New reports have underlined the value of exercise such as walking, running or cycling in treating depression, saying “exercise as a treatment for severe depression is at least as effective as standard drugs or psychotherapy and by some measures better…” And exercise doesn’t have to mean running marathons or triathlons – “something is better than nothing,” said the report’s authors. Although the value of exercise and fresh air in offsetting a wide range of health conditions have long been recognized, they have not typically been medically prescribed by physicians historically. For example, formal medical guidelines from the American Psychological Association “recommend seven types of psychotherapy and several antidepressants for the treatment of depression, but they do not mention exercise.” But the medical consensus may be shifting. Said the authors, “We expect this review to lead to updated guidelines and recommendations for exercise as a first-line treatment option.”
The semi-annual Bicycle Leadership Conference, which took place last week in Southern California, is a good place to take the temperature of the bike industry. Conversations there were centered around the post-pandemic fall off in demand for bikes combined with an oversupply. While some brands are struggling, others are surprisingly thriving in the current climate. The CEOs of Trek, Zwift, Giant, SRAM, Pivot, Cotopaxi and many other brands were in attendance, as well as USA Cycling CEO Brendan Quirk. Giant Chairwoman Bonnie Tu made a notable speech on the subject of fully committing to inclusivity in the industry.
Concurrent with BLC was USA Cycling’s announcement about the new gravel national championship, coming up in Nebraska in September. This new event represents another milestone in the development of the gravel discipline. Given the $60,000 prize purse – which will be equally divided between men and women – a number of top gravel and road pros are expected to show up. While some will argue that USAC is a bit late to the gravel party, there is no doubt that more races and more top athletes participating will only help to make this a bigger and more robust category of bike racing.
Carbon energy wealth has fueled Middle Eastern sovereign fund and private investment across a wide swath of global sports, seemingly without limitations. However, pushback over FIFA’s 2023 Women’s World Cup sponsorship deal with Visit Saudi – Saudi Arabia’s sovereign fund-backed tourism board – may have finally defined the boundaries. The World Cup’s Australian and New Zealand co-hosts – particularly New Zealand, with its historical focus on global human rights issues –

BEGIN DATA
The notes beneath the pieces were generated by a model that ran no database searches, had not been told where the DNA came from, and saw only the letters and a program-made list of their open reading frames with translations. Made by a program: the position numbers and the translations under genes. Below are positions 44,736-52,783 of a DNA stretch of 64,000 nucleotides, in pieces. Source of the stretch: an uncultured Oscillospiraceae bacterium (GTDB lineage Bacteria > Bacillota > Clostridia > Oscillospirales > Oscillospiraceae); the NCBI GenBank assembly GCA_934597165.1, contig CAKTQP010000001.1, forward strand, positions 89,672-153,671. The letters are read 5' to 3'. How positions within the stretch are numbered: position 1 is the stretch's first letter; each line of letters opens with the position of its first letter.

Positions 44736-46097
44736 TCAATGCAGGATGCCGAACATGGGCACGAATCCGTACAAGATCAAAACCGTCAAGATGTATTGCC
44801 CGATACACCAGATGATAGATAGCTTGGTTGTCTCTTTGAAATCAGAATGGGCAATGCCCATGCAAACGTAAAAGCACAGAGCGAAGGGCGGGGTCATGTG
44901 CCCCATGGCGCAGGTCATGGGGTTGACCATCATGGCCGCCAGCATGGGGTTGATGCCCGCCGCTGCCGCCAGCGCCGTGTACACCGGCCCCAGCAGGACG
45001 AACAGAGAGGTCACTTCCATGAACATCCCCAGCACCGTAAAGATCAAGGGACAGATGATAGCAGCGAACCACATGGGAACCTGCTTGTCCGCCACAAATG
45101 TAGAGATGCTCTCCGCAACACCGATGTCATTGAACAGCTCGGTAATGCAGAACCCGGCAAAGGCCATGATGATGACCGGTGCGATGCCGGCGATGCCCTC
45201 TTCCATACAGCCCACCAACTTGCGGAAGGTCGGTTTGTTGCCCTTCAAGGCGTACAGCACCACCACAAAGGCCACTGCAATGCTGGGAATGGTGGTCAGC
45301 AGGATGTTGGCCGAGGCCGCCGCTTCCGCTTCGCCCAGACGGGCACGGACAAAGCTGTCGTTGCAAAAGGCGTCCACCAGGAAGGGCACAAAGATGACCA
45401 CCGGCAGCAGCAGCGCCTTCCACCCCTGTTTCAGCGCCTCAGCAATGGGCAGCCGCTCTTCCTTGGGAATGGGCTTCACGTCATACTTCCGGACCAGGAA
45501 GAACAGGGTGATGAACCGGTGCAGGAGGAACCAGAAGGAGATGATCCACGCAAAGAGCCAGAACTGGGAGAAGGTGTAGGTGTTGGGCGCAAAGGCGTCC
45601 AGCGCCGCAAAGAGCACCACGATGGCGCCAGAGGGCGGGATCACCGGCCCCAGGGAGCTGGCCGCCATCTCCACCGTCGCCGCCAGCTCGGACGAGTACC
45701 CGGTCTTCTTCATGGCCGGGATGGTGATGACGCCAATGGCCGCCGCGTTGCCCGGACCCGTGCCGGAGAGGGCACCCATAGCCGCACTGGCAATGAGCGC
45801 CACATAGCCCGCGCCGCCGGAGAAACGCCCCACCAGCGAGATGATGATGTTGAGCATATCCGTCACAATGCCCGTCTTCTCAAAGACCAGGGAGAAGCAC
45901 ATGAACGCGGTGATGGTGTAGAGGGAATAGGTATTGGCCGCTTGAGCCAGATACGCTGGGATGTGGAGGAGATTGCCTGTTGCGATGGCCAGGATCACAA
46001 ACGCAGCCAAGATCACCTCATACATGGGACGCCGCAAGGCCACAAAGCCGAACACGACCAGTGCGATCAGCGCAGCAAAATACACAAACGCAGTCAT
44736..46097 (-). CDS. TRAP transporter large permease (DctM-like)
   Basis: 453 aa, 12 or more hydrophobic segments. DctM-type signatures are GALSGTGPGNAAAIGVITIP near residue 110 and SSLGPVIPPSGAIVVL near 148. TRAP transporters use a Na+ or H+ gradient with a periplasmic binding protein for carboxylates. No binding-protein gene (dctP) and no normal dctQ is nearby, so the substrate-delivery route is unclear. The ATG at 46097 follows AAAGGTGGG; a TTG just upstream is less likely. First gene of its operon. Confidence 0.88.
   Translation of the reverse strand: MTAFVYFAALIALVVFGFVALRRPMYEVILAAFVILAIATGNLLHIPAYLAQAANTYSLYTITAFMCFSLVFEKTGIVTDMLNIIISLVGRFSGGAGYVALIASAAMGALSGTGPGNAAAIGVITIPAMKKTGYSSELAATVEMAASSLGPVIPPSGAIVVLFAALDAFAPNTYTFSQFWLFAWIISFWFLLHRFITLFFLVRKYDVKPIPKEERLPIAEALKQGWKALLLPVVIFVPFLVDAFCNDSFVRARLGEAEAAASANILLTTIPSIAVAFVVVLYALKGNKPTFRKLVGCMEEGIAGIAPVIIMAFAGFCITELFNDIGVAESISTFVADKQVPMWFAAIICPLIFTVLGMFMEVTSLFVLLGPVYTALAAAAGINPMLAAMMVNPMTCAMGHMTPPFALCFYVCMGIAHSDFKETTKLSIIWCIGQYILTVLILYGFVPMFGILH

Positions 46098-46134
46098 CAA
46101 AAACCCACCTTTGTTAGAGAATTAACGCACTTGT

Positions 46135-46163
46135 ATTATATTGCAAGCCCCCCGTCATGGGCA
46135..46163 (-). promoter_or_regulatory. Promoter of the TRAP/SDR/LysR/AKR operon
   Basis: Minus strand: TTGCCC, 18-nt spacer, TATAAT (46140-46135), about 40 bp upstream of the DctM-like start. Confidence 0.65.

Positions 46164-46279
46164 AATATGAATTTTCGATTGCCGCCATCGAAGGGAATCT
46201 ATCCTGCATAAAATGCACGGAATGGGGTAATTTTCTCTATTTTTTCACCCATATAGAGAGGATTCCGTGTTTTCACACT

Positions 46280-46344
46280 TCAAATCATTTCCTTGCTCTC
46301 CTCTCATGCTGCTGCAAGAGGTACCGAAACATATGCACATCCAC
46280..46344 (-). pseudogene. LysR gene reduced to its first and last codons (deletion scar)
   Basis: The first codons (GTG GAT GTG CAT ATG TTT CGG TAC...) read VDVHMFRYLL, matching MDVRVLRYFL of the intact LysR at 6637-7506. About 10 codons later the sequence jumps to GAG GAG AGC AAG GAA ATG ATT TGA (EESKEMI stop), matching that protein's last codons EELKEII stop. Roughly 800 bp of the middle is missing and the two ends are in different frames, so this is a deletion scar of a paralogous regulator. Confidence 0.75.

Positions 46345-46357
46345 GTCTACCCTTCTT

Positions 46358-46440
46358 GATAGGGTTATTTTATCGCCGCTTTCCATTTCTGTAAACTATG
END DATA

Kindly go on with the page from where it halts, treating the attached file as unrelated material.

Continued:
have demanded a full explanation from FIFA as to why they were not consulted beforehand. The blowback reportedly shocked FIFA into crisis mode as to how to handle the situation, and at its annual congress the organization indeed backed out of the deal. This suggests that sportswashing investments in FIFA are permissible up to the point where there is a specific and untenable human rights paradox – in this case, trying to associate Saudi tourism interests with women's sports.
For cycling fans, there was some irony and symbolism in FIFA holding its annual congress in Rwanda – where cycling’s 2025 world championships are scheduled to be held. Infantino went out of his way to praise Rwandan leader Paul Kagame in the post-congress press conference, equating the country’s post-genocide stability with sporting goodwill, and choosing to skip over the autocratic regime’s shocking methods for enforcing peace. Could this be the template for UCI President David Lappartient’s party-line in 2025 too? Only time will tell.
Speaking of international sport’s foray into areas with spotty human rights records – it’s worth remembering that sovereign nations aren’t the only ones playing this game. A recent report by ClientEarth – questioning the effects of Ineos’ petrochemicals business on the environment – should serve as a reminder that sportswashing is by no means unique to Middle Eastern nations. Ineos’ recent spending spree on sports properties include not only the familiar cycling team, but also a Mercedes F1 team, OGC Nice soccer team and a recent bid for Manchester United. While these may represent simple investments by the company, they are likely at least in part motivated by owner Jim Ratcliffe’s desire to create a better image for the company.
For this week’s inspirational story, we need look only at this weekend’s March Madness, and the Cinderella stories of the past few days – the inspirational underdog teams that seem to emerge every year, and that fans quickly rally behind. Two Number One seeds from the bracket were ignominiously shown the door; Arkansas upset Kansas, and newcomer Fairleigh-Dickinson University, the shortest team in the tournament, dispatched top-seeded Purdue and their 7’4” big man. And Number 15 seed Princeton – an Ivy League school that doesn’t even offer athletic scholarships – edged out powerhouse Arizona. FDU became just the second Number 16 seed to ever win a game, following UBMC’s win over Virginia five years ago. Almost every year, an unlikely Cinderella or two seem to emerge in the NCAA Championships, generating endless media ink and rallying public interest, even among millions of certifiable non-basketball fans. Said the FDU coach after the game, “If we played them 100 times, they’d probably beat us 99 times.” But – as the saying goes – on any given day anything can happen – and it is that uncertainty that can make sport so compelling and exciting. (FDU lost in its second game yesterday, while Princeton advanced to the “sweet sixteen.”)